Hello, everyone! Been awhile since my last post. I guess I don’t really have anything major to say this time, but I thought I would share some recent breakthroughs I’ve had in my writing/creative life. The first one is very obvious and I can’t imagine why I never thought of it sooner. It is a realization I had about daydreaming.
I’ve always liked to daydream. That’s practically a qualification of being a writer, isn’t it? Daydreaming is not only fun, it’s very important. A writer needs that imaginative time to create new things and get to know his worlds and characters better. But somewhere down the line, I reached a point where I felt like I couldn’t daydream anymore. It cost me huge amounts of effort to envision my stories and characters, and I could rarely keep myself focused on a daydream for very long. This was extremely distressing and it made me feel like I was less of a writer than my friends. Many–probably most–of my writer friends, including one of my closest friends in the world, daydream without even trying. It comes naturally to them. They just find themselves drifting off and don’t even notice what’s happening in the world around them. I’d reached the point where that never happened to me anymore, at least not for stories. Sure, sometimes I’d daydream about future possibilities, but I could never do it about my imaginary world. Last week, I realized why. Aside from various emotional distractions, the reason is because I was doing it wrong. I had been trying to visualize everything, as if I were in a movie–build the scene from the ground up, see the expressions on the characters’ faces, hear their voices as they talked, or else imagine myself as one of them. But my mind doesn’t naturally think in images. I am one of those people who thinks most often in words; I have a constant inner monologue, accompanied by a (usually) hazy stream of images and deep currents of feelings for the things I can’t describe in words. Many of my friends who I’d been comparing myself to, on the other hand, think primarily with images and feelings, not with direct words. And so, it was only natural that I would have a hard time daydreaming the way they did, because my mind doesn’t work the same. Once I had that realization, I began to daydream in words instead of images, as if I were writing in my head. And it worked. The words swept me away and images and feelings followed on their heels without me even having to try to envision them. At the time I felt rather calm about the whole thing. It was such an obvious realization to come to that I’m still not quite sure why I never understood that before. But I’m excited now! I’m eager to see how my creative life expands now that I’ve realized the way my mind is meant to daydream.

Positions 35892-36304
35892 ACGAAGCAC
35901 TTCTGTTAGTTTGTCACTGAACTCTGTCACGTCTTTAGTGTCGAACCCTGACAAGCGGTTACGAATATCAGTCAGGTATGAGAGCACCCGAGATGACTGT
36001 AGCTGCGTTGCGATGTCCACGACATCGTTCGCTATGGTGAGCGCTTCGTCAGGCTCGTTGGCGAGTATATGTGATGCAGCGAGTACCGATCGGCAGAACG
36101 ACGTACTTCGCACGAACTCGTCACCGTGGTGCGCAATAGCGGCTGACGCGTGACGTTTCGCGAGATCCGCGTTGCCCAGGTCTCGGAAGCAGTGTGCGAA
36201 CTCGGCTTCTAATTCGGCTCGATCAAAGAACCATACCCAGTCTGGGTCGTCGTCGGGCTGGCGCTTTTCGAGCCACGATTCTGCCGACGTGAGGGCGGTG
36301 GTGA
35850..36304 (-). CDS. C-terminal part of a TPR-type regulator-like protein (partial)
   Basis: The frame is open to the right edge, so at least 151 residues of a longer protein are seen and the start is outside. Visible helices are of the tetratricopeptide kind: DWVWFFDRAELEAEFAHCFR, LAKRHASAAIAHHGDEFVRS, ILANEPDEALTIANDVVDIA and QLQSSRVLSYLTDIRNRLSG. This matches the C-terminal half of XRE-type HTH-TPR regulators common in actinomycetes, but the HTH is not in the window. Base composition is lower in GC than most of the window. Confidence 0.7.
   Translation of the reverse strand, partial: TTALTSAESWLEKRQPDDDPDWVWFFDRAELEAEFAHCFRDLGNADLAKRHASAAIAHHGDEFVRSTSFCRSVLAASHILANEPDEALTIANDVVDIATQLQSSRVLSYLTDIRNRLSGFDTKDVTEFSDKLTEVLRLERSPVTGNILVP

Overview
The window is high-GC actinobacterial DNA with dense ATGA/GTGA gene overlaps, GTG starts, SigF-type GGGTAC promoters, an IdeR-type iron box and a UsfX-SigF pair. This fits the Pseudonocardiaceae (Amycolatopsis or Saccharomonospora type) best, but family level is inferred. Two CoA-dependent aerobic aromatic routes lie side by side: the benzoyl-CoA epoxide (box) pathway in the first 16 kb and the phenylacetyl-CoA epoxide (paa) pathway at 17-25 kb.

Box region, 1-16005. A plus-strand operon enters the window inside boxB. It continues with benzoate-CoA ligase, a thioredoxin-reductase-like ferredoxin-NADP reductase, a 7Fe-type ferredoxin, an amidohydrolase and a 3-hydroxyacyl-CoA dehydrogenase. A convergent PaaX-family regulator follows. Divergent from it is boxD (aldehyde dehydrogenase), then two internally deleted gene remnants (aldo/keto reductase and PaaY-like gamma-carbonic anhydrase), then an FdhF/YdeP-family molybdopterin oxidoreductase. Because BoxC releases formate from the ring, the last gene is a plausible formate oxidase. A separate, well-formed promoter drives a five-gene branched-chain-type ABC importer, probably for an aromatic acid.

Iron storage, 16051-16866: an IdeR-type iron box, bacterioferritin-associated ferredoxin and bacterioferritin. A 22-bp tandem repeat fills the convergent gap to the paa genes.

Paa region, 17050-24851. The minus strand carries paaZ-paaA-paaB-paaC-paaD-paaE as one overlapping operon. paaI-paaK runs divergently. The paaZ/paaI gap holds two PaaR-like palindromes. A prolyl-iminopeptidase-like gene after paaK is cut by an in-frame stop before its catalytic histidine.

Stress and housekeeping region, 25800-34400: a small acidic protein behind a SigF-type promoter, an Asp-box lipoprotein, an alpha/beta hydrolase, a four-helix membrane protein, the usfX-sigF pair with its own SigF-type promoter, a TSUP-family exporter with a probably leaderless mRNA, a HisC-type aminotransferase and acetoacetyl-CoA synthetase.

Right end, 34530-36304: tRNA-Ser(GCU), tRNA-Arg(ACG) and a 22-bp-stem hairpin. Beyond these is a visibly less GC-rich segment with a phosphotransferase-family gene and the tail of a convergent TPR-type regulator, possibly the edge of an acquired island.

The other breakthrough is more of an intellectual breakthrough: I finally stated to myself, in words, in a way I could describe, a vision for my stories and writing. Not all of my stories do or will fit this vision–I will write whatever sounds interesting to me, whether it fits the vision or not. It isn’t exactly something I would call a grand purpose. It’s more of a guiding light. Something to shoot for in my stories. I know that if I’m accomplishing this, the story has been successful on at least one level, even if it fails in others. It’s a comfort to me to have this abstract idea to shoot for, even if I’m not trying to make all my stories conform to it.
The vision is this: that I want to bring magic into the everyday. I want to show, with my stories, how magical the mundane world can be, and conversely, how mundane magic sometimes is. I want to inject wonder into things that are not thought to have wonder. I want to throw a veil of mystery back over things that have been made all too clear in the glaring light of reason and pragmatism. Because it is my belief that the veil was never truly torn away, only x-rayed, and if you look closely enough, the mystery and magic will return to anything.
That is all. Vale!